Legal News: Standards and standardisation in the context of COVID-19

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Standards and standardisation in the context of COVID-19

Towards a more flexible conformity assessment procedure for protective equipment and medical devices in times of crisis

In the current context of the COVID-19 epidemic, the demand and need for protective and medical devices (masks, gloves, etc.) is increasing and there are major supply difficulties.

These various products, which make up either personal protective equipment (PPE) such as masks, gloves, protective suits or goggles, or medical devices such as surgical masks, examination gloves and certain gowns, fall within the scope of a European regulation which lays down important health and safety requirements relating to the design, manufacture and placing on the market of these products (Regulation (EU) 2016/425 of the European Parliament and of the Council of 9 March 2016 on personal protective equipment and Council Directive 93/41/CCE of 14 June 1993 concerning medical devices repealed by Regulation (EU) 2017/745 of the European Parliament and of the Council of 5 April 2017 with effect from 26 May 2020).

Within the framework of this regulation, manufacturers must apply the provided and applicable conformity assessment procedures (including the intervention of a third-party conformity assessment body) in order to place medical devices and/or PPE on the market and affix the CE marking where conformity with the essential health and safety requirements has been demonstrated in a conformity assessment procedure.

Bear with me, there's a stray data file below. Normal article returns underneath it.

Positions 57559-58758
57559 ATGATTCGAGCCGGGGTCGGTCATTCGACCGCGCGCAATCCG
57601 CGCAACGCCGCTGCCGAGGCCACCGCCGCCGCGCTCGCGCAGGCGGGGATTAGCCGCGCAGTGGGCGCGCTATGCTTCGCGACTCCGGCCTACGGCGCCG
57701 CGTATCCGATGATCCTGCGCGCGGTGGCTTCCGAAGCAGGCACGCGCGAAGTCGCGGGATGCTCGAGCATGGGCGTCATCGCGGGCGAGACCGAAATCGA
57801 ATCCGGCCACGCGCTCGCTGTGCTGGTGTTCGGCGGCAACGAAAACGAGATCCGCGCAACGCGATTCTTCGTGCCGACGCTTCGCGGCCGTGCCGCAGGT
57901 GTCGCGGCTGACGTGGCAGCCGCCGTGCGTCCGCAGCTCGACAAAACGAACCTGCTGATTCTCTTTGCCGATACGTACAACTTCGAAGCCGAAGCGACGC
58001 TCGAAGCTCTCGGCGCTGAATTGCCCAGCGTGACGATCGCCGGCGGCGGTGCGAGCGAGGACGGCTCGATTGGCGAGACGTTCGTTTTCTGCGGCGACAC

In view of the crucial needs of healthcare workers and the general public, the European authorities wanted to facilitate a quicker provision of these products.

On 13 March, the European Commission therefore published a new Recommendation 2020/403 on conformity assessment and market surveillance procedures in the context of the threat posed by COVID-19, which renders this mechanism more flexible.

The Commission states in particular:

“Where market surveillance authorities find that PPE or medical devices ensure an adequate level of health and safety in accordance with the essential requirements laid down in Regulation (EU) 2016/425 or the requirements of Directive 93/42/EEC or Regulation (EU) 2017/745, even though the conformity assessment procedures, including the affixing of CE marking have not been fully finalised according to the harmonised rules, they may authorise the making available of these products on the Union market for a limited period of time and while the necessary procedures are being carried out.”


PPE or medical devices not bearing the CE marking could also be assessed and part of a purchase organised by the relevant Member State authorities provided that is ensured that such products are only available for the healthcare workers for the duration of the current health crisis and that they are not entering the regular distribution channels and made available to other users.”

The free making available of European standards for protective and medical devices was also organized at the same time by the European Commission and CEN-CENELEC (European Committee for Standardization in Electronics and Electrotechnology) to help combat the spread of COVID-19.

Muriel MAZAUD                                                                                6th April 2020